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British Columbia library association submission to the government of Canada consultation on how to implement an extended general term of copyright protection in Canada
March 22nd, 2021
To Whom it may Concern,
Thank you for the opportunity to respond to the options and issues identified in A Consultation on How to Implement an Extended General Term of Copyright Protection in Canada released in February by Innovation, Science and Economic Development Canada.
The British Columbia Library Association (BCLA) leads and supports the BC library community in advocacy, professional development, and on issues concerning intellectual freedom. The Association works to ensure that all British Columbians have equitable access to information, ideas and works of the imagination. BCLA builds partnerships and relationships with libraries, with all levels of government and with provincial and national organizations that share similar goals and values. BCLA advances the values of the association and promotes a widespread understanding of the benefits of library and information services.
One of the recommendations of BCLA in our November 2018 submission to the INDU Standing Committee on the Statutory Review of the Copyright ActFootnote 1 was for the Government of Canada to ensure that the public interest was protected when the general term of copyright was extended due to the Canada-United States-Mexico Agreement (CUSMA). This submission provides BCLA's recommendations on how the required extension of the general term of copyright to life of the author plus 70 years may best be implemented by enacting measures to offset the diminishment of the public domain arising from term extension.
The two most significant issues for libraries regarding the 20-year copyright term extension are:
- the diminishment of the public domain due to a 20-year freeze on most works entering the public domain and;
- the exacerbation of the already existing problem of use and access to orphan works and out-of-commerce works.
A large and healthy public domain of works enriches the social, intellectual, and cultural lives of Canadians. Works entering the public domain gain new life as many of them have not been commercially available for decadesFootnote 2. Upon entering the public domain they are again available to be enjoyed and can be repurposed, translated, adapted and used in a variety of new projects.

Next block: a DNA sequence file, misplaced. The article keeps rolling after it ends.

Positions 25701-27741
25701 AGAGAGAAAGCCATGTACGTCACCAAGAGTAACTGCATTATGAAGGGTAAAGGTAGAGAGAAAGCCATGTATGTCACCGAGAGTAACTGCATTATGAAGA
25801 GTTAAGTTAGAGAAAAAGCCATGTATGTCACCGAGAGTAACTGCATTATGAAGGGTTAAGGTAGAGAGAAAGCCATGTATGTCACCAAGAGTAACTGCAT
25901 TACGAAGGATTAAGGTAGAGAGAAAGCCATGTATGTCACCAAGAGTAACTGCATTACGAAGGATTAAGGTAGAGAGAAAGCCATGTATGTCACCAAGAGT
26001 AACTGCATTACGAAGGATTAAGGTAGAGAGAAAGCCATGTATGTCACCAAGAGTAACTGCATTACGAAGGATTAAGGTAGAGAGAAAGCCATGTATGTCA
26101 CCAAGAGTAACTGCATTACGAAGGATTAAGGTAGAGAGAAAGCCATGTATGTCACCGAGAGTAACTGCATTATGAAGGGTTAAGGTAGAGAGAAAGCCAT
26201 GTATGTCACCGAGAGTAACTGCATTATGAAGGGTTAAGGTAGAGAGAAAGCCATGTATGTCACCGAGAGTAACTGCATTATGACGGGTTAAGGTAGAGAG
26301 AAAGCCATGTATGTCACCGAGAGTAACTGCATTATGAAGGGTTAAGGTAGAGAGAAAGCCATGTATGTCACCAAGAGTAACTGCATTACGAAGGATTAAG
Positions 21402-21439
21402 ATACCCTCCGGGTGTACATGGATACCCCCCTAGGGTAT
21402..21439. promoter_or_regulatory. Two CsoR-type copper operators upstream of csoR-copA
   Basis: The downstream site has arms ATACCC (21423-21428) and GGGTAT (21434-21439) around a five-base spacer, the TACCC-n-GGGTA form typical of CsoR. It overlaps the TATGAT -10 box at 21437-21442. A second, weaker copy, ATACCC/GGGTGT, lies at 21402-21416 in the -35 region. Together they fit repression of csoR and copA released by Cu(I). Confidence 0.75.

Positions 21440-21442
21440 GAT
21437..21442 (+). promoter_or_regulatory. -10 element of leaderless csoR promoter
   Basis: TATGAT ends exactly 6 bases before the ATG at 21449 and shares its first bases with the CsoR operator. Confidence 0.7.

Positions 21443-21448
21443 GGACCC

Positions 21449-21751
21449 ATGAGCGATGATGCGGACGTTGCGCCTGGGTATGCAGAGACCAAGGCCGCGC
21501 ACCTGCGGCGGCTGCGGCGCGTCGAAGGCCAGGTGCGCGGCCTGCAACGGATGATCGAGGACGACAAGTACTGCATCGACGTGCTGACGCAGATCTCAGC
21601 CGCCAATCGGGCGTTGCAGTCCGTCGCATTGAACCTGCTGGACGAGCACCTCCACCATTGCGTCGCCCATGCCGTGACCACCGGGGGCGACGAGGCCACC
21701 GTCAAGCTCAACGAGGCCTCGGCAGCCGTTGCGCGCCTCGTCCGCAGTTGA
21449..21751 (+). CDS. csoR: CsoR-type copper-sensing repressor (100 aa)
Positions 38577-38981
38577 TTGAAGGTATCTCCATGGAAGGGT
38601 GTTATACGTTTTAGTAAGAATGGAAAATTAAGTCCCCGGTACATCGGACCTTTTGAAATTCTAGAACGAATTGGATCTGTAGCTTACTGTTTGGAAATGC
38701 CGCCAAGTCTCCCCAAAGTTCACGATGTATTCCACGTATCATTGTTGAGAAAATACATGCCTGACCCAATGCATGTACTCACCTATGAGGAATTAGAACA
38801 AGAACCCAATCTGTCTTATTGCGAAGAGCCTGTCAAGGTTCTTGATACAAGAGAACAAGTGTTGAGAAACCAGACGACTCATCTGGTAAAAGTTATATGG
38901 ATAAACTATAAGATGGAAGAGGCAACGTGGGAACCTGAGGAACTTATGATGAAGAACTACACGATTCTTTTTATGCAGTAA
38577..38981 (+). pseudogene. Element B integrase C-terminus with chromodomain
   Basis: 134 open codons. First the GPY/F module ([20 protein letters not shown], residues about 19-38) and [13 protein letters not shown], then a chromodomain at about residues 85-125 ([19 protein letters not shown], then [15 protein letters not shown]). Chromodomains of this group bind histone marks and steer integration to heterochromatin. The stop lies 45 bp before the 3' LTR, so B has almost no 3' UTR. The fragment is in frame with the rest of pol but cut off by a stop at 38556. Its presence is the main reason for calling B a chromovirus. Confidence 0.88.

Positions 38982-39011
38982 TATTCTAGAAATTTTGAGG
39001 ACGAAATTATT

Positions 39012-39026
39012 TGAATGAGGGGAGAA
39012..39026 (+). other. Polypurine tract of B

Very few works retain commercial viability for their full length of copyright protectionFootnote 3 and become out-of-commerce works for the majority of the time they are protected by copyright. Additionally, many works become orphan works as organizations and publishers disappear, creators cannot be found, and transfers of rights are lostFootnote 4. These works are still valued by libraries and the public yet are difficult to make available due to difficulty accessing and gaining permission to use the works.
BCLA responses to the options in the consultation paper
Option 1 and option 2
Option 1 proposes modifying the Copyright Board of Canada's Unlocatable Owners' regime to include unpublished works and out-of-commerce works. Option 2 proposes the creation of new collective societies to administer a Copyright Board approved tariff for the reproduction of orphan works and out-of-commerce works. Both options are unpalatable to libraries for several reasons, including:
- the national nature of licences which limits digital access and distribution to Canada only;
- unnecessary administrative costs and burdens as the Copyright Board is already unable to respond in a timely fashion with its current workload.
- equity issues of paying royalties and fees for the use of orphan works when obviously no rightsholder can receive the payment. Royalties would need to be held and returned to the licencee if no rightsholder comes forwardFootnote 5, or otherwise become donations to collective societiesFootnote 6;
- collective licensing for out-of-commerce works rewards rightsholders who intentionally remove their works from the marketplace. It is not the goal of Canada's copyright regime to protect the economic interests of a rightsholder who has deemed a work to be of no commercial value and thus refuses to further disseminate the work.
- collective licensing in all forms favours large organizations over smaller libraries and individual users due to the costs of blanket licences and their administrative requirements.
Option 1 and Option 2 create more problems than they solve. The Copyright Board is already overburdened and appears unable to take on any new responsibilities.
Collective societies can already issue licences for out-of-commerce works thus making superfluous the need for new collective societies for this purpose. Finally, extending collective licensing to orphan works violates the principled requirement that royalties only be paid when the rights holder exists to be remunerated. Consequently, BCLA is not in favour of Option 1 or Option 2.